• Mark Allen

Can a "Quiet Eye" help your putting??



Putting is a vital part of our games. Various stats have been floated around the golfing world but most claim that around 45 percent of shots in a round of golf are on the putting green. Whilst this may vary from golfer to golfer I truly believe that any form of putting improvement will have an impact on our scores.

Quiet Eye

Scientists from the UK and Canada have explored the theory of "Quiet Eye" and the results are eye catching (pardon the pun).


Quiet eye is based on a theory that if your eyes are focusing on too many elements during the putting stroke you can be disrupting millions of neurons in the brain that convert visual information into movement.

Many people find golf to be more difficult than other sports because the ball is still unlike football or tennis where the ball is moving and we are able to react. In golf the ball is still so our eyes need to remain quiet.

The Stats

Canadian scientists tested 7 golfers with handicaps between 8 and 16 on a 10ft putt. During the test the golfers wore eye movement helmets to monitor there gaze during the stroke. On the flat putt the golfers holed 50% of the putts.

After analysing each golfers eye movements the team of scientists noticed that each golfer scattered their gaze across the ball during the stroke.

The same golfers were then trained in quiet eye and re-tested on another straight putt. When re-tested the golfers holed 80% of putts! A huge difference.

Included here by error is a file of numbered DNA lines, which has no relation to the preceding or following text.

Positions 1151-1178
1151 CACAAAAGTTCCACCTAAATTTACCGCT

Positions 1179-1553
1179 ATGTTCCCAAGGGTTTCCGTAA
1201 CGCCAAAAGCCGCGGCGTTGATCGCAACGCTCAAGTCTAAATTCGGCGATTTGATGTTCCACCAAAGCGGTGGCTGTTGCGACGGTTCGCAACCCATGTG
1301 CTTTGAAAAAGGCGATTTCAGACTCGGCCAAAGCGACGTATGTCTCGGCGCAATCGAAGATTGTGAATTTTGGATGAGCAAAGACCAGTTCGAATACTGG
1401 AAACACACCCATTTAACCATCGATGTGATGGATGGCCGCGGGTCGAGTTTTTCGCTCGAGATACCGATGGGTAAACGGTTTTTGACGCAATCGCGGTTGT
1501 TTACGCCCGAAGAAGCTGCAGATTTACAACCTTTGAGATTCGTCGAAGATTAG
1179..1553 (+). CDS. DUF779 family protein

What to do next

This weekend try putting a small dot on your golf ball and make this dot visible whenever you putt. The dot should be positioned at the back of the ball.

Then.... take a quick look at the hole. Make sure you look at a precise target in the hole i.e a blade of grass.

Before and during the stroke fixate on the small dot. After the ball has gone keep your eyes on a blade of grass under where the dot was positioned.

This Quiet Eye technique should improve your ability to initiate a good putting stroke whilst also avoiding other distractions.


What better players do

The same team of Canadian scientists also tested 7 lower handicapped players (0-6 handicap) and noticed a huge difference in where this group focused during the stroke.

The quiet eye technique is present in all good putters and could be the simple fix that improves your putting.


Enjoy your golf!!

If you would like help with your putting please see our lesson package options here.


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